Governor’s Veto of Legislative Funding Upheld
St. Paul, MN (KROC-AM News) – The State Supreme Court has ruled the state constitution allows the Governor to veto funding for the legislature, but left open the question of whether leaving the legislature without funds is constitutional.
The Minnesota Supreme Court today ruled Governor Mark Dayton did not exceed his constitutional authority when he used his line item veto power to erase funding for the operation of the state legislature from the current state budget. The move by the governor shortly after the end of a brief special session in May, sparked a separation of powers dispute that led to a lawsuit that argued Dayton’s vetoes were unconstitutional because they restricted the legislative branch of the state government from fulfilling its constitutional responsibilities.
The dispute will now head to mediation. The Supreme Court issued an order requiring the governor and legislative leaders to work with a mediator, selected either by the two parties or the court, on an agreement allowing for the operation of the legislature. In its ruling validating the governor’s authority to veto the funding for the legislature, which reversed an earlier ruling by the State Court of Appeals, the Supreme Court justices also questioned the constitutionality of a district court judge’s approval of a stipulation agreement that provided continued funding for the legislative branch while the situation was being considered by the court.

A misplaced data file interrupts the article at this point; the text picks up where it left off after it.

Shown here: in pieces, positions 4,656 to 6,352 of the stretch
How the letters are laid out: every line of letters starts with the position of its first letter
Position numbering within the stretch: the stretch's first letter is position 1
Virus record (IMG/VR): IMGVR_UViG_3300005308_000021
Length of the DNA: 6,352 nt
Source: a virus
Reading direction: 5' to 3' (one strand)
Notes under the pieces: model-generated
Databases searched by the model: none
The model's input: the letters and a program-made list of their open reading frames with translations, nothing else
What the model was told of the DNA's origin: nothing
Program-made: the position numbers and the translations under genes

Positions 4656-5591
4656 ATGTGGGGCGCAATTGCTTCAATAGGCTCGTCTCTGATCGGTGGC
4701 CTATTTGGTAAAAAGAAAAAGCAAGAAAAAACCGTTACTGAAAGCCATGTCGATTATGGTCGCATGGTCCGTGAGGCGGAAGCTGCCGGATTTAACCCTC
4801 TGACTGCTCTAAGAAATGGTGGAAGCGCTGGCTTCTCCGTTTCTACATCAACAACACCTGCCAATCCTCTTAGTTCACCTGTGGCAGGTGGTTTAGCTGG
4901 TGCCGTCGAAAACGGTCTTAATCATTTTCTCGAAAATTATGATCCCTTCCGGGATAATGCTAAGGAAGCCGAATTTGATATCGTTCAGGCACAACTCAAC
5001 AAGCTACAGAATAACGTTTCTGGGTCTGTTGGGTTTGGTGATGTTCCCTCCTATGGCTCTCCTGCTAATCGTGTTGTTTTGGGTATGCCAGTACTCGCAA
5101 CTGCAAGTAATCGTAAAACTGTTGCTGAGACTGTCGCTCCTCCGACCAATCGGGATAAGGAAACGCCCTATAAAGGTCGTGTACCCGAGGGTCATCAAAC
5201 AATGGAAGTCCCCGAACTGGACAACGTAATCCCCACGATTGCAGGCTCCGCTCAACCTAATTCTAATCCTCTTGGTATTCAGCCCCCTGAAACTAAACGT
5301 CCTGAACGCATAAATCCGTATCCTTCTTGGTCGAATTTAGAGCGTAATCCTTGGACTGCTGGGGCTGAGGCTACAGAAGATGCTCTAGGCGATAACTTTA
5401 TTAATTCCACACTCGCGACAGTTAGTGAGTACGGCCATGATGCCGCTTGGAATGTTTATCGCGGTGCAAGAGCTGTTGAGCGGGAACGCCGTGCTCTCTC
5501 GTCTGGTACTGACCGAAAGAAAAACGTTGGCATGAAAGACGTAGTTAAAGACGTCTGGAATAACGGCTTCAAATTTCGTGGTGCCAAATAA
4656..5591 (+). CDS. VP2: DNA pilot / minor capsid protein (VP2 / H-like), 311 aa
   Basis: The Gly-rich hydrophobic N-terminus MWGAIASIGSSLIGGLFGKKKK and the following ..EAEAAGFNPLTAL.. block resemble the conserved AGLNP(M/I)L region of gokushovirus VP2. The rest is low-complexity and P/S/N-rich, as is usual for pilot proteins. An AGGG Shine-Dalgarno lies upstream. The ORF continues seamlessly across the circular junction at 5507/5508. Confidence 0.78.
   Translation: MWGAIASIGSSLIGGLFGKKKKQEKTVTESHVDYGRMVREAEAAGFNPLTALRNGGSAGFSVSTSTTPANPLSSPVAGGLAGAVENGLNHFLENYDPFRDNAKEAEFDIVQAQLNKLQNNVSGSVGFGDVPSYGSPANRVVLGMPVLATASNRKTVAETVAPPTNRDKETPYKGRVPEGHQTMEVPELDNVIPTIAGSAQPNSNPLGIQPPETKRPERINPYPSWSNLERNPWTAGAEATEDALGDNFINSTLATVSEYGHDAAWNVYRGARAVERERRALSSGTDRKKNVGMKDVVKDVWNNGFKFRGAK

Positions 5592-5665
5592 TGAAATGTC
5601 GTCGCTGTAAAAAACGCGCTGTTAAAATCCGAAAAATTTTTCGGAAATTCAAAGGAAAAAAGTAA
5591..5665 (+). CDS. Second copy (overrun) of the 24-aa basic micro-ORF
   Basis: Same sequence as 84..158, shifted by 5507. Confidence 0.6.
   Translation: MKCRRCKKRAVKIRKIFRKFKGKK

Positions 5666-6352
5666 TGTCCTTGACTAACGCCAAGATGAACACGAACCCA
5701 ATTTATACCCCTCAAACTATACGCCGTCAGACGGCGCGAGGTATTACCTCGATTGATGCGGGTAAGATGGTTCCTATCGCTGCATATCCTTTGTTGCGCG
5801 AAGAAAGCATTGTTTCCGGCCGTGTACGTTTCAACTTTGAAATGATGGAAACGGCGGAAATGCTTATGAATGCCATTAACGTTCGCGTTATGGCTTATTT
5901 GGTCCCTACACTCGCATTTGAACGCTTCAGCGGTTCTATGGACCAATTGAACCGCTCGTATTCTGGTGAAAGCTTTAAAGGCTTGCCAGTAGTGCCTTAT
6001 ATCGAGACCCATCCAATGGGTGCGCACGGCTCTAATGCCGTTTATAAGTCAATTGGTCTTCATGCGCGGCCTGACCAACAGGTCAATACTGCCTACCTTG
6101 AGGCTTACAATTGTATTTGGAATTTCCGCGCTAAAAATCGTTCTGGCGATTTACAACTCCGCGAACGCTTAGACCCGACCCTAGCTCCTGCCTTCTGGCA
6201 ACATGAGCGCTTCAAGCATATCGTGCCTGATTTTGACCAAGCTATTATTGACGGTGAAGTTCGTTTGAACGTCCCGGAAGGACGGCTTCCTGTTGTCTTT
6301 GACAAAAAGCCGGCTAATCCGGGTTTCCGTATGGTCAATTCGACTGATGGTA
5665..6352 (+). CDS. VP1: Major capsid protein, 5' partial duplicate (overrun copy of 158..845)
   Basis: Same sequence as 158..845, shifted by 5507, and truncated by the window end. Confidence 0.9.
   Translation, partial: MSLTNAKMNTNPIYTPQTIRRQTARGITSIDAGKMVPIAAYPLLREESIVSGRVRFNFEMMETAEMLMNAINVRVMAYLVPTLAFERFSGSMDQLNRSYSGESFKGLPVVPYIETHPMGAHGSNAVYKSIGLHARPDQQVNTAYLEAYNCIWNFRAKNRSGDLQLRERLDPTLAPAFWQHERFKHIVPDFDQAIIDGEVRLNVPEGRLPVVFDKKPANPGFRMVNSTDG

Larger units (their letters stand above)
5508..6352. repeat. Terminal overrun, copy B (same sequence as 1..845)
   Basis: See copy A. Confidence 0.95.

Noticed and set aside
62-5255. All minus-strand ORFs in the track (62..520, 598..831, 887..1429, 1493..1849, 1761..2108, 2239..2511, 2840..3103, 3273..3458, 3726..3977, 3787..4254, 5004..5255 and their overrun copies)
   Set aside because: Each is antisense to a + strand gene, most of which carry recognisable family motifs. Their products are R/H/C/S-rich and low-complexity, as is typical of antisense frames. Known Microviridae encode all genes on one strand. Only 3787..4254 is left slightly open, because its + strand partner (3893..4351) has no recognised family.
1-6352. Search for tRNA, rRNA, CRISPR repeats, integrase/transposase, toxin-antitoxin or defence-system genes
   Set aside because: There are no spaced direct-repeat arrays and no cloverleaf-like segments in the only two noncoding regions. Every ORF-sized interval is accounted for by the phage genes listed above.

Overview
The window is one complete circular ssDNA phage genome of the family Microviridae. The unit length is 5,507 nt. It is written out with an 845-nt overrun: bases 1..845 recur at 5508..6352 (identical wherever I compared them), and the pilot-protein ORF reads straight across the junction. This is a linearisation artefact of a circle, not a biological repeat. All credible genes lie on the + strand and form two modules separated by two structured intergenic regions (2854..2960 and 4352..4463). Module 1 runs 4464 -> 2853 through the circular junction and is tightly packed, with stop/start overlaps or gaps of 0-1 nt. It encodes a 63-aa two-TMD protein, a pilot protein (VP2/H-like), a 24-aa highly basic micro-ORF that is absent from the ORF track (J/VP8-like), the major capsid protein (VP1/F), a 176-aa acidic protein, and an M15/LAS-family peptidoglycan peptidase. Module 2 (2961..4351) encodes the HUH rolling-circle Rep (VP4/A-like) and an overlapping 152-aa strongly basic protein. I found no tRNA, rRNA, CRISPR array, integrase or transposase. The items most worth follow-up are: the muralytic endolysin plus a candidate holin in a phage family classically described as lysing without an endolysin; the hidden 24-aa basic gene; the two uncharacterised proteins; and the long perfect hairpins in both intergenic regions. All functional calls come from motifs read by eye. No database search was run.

Shortly after the ruling was released, Governor Dayton issued the following statement.
“I am very pleased that my Constitutional right to line-item veto certain appropriations for the Minnesota House and Senate, for FY 18 & 19, was upheld by the Minnesota Supreme Court. I am also pleased that the Supreme Court ordered the Legislature and myself to ‘participate in good-faith efforts to resolve this dispute through mediation.’ I proposed just such a remedy, when I issued my veto letter on May 30, 2017. Instead, the Legislative Leaders chose to try to avoid this negotiated solution through litigation.
“I remain ready and very willing to engage in those negotiations immediately. I have asked my legal team to contact their legislative counterparts to begin to resolve this matter.”
The Supreme Court order also asks the governor and legislative leaders to weigh in on whether the court can order funding for another branch of the government to meet the constitution’s requirement that citizens be represented by all three branches of government. They are also being asked to come up with estimates of how much carry-over funding is available to the state legislature and when that money is expected to run out.